No matter how long you plan on driving that old jalopy, circumstances have a way of forcing you to buy a new one -- even more so if you rely on it to make a living.
So it is with IT equipment, which is why many market watchers are predicting an uptick in demand for new hardware heading into next year. It seems that enterprises can only go so long without refreshing their data center infrastructure, especially since decreasing revenues apparently don't coincide with decreasing data loads.
Wall Street certainly seems ready for a turnaround, judging by the growing number of positive reports from leading market analysts. Barclays Capital just raised the entire IT hardware sector to "positive" from "neutral" and upped its target share prices on many top-tier vendors, including IBM and NetApp. The company cited pent-up demand as one of the key drivers of future sales of both servers and storage equipment, although it expects PC sales to remain flat for a while longer.
That report coincided with another from William Blair & Co. raising Cisco from "market perform" to "outperform," again saying pent-up demand for networking equipment will drive profits as the economy pulls out of recession. As evidence, Blair analyst Jason Ader points to an acceleration of orders in Cisco's supply chain.
All of this is translating into more positive outlooks for both Intel and AMD, even as expectations are less than stellar for their third-quarter financial reports due next week. Lazard Capital's Daniel Amir told the Wall Street Journal that with server shipments dropping some 20 percent in 2009, the industry is poised for a rebound as new chip technologies make aging machines ever harder to justify. Broadpoint AmTech's Doug Freedman adds that cloud computing requirements will also demand the very best silicon in new networking gear.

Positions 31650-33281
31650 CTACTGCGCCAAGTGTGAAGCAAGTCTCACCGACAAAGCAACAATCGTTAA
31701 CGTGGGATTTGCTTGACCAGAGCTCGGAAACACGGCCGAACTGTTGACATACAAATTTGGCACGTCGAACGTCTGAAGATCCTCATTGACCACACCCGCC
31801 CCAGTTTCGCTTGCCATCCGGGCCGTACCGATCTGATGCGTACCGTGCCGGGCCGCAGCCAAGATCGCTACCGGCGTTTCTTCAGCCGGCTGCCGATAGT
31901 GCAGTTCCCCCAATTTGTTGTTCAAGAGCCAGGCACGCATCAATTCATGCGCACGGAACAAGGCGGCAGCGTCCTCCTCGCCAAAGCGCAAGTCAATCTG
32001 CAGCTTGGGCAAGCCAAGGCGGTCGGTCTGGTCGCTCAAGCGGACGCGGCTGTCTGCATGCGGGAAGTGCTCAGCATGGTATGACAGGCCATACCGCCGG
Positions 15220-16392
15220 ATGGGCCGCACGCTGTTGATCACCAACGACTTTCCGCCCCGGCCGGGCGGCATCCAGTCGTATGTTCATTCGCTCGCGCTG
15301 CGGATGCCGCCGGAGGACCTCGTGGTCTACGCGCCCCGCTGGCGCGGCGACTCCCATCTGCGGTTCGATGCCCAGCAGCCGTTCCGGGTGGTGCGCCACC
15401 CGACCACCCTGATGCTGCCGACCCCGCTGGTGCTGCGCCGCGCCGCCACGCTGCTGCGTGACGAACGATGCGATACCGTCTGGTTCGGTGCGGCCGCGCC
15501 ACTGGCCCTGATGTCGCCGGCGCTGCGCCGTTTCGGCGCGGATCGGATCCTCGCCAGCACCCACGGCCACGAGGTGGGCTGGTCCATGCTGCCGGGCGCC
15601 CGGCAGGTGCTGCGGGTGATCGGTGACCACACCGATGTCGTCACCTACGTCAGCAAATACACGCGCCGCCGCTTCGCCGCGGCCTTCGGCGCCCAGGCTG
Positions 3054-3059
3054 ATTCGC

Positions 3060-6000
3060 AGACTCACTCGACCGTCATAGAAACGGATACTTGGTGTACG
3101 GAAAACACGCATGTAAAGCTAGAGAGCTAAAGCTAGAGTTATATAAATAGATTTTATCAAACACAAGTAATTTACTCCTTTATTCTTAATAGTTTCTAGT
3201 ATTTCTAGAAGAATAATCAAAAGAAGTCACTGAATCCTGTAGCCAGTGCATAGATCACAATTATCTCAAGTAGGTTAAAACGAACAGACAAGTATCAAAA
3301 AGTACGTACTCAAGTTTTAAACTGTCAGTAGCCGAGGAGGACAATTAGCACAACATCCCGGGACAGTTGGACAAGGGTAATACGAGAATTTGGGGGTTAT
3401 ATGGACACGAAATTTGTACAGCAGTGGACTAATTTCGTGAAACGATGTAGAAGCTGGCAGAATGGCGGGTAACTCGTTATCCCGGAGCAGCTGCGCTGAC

Virtualization is widely expected to be a drag on server sales in particular, but Processor.com is arguing that the technology will drive new spending in both servers and storage. On the server side, virtualization will drive demand for more powerful machines plus the means to manage and monitor them. Storage, meanwhile, will need to be both more scalable and more flexible as data centers transition from discrete silos of equipment to pools of available resources. On both accounts, however, networking will gain as it becomes the crucial element to tie it all together.
It must be remembered, however, that all of these good tidings are predicated on the general economy's return to good health, which is widely expected to take place early next year. But while the beginning of a recovery is likely, the fact is that the world economy suffered a serious heart attack last year and has only recently been moved out of ICU.
It could be a while before it's running marathons again.